Accountancy services for freelancers & contractors
More and more people are becoming freelance workers. In many occasions this is following a restructure in the organisation in which they previously worked resulting in redundancy and then working for them on a freelance basis. When doing this freelancers must consider the implications of IR35 and ensure compliance.
Should I set up a limited company as a freelancer?
Most freelancers set up their own limited company or become self-employed. Other options include use of an umbrella company or an agency.
Set out below are some of the issue to consider when becoming a freelance worker for each of the options;
1. Your own Limited Company
Most freelancers work through their own Limited Company.
Through Companies House you can set up your new business having checked that your chosen name can be used.
Having a limited company means that you are running your own business and will have complete control as the company director but also responsibility to meet the legal obligation of the organisation. Some of these are Filing annual returns and annual accounts with Companies House and filing corporation tax returns with HMRC along with PAYE monthly returns.
This option is the most tax efficient way of working as you keep more of your income through a combination of salary and dividends as a shareholder.
However the company in the eyes of the law is a separate legal entity to you and therefore the bank account, funds and other assets are not yours but the companies. With new companies this can cause some problems in getting bank accounts and loans through the banks as the business has no credit history.
You as a shareholder will have limited liability in the event that the company is unable to meets it’s debts and goes into liquidation. This liability is limited to the value of shares you hold.
2. Sole Trader/ Partnership
These are both forms of self employment. A partnership just means that two or more people own the business.
To become self employed you will need to contact HMRC and apply for a unique tax reference (UTR). This number identifies you to HMRC as self employed and you will be required to file annual self assessment each year.
The main differences to a limited company are that you are one legal identity and therefore liable for any debts in your business, the amount of tax burden is usually higher, however there are far fewer legal obligations and your business affairs are kept confidential.
3. Umbrella Company
Some freelancers who are only working for short periods or do not want the hassle of paperwork and the responsibility that comes with running their own limited company will choose an umbrella.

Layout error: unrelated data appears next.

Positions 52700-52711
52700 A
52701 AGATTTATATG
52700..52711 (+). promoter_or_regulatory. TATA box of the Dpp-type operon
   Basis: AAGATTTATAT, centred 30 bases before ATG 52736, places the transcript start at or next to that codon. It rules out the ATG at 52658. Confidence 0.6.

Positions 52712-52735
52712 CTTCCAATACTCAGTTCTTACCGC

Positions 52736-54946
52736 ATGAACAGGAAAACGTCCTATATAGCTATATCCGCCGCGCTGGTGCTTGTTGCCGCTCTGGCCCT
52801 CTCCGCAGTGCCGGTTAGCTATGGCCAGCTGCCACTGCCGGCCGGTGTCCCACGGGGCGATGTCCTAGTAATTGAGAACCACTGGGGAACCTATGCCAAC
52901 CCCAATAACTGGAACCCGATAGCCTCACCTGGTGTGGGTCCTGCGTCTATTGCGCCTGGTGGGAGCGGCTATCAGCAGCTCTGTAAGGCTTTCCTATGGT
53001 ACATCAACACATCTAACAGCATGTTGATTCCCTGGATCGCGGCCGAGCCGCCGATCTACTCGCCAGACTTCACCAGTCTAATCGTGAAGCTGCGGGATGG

The financial returns by trading through an umbrella will be much less, particularly if you are outside IR35.
Joining an umbrella means you become a PAYE (Pay As You Earn) employee of the umbrella. Your client or agent enters a contract with the umbrella for your services and you enter into a contract with the umbrella.
An umbrella company therefore provides a ready made invoicing vehicle for freelancers whilst also removing the administrative duties normally associated with working in the form of a Personal Service Company. The Umbrella Company normally issues invoices on the freelancers behalf, collects payments from clients/agencies, calculates tax and N.I contributions and pays the freelancer their net pay direct to their personal bank account.
The benefits therefore are that it is very easy to use, you simply send in your timesheet and expense details and wait to be paid. The downside is that you won’t keep as much of your money with an umbrella as running a limited company and you are reliant on that company collecting your money from the client or agent and then paying you.
Traditionally, Umbrella Companies were more expensive than running your own Limited Company, mainly because their charges included all the administration overheads, and they tended not to offer the same tax advantages. With the introduction of IR35 the tax disadvantages of Umbrella Companies have been reduced however.
4. PAYE through the Agency
Some agencies allow you to become “PAYE” through their own payroll service.
This is the least tax beneficial option available to a freelancer as you pay full tax and national insurance (NI) contributions on all your earnings.
In addition, this option does not allow you to claim valid business expenses which would help to reduce your tax and NI liabilities.
Which tax solutions are best for freelancers?
Hopefully this has given you some advise and understanding of issues to consider when going alone.
Please feel free to contact us for more information or find out how we can help you set up and manage your business.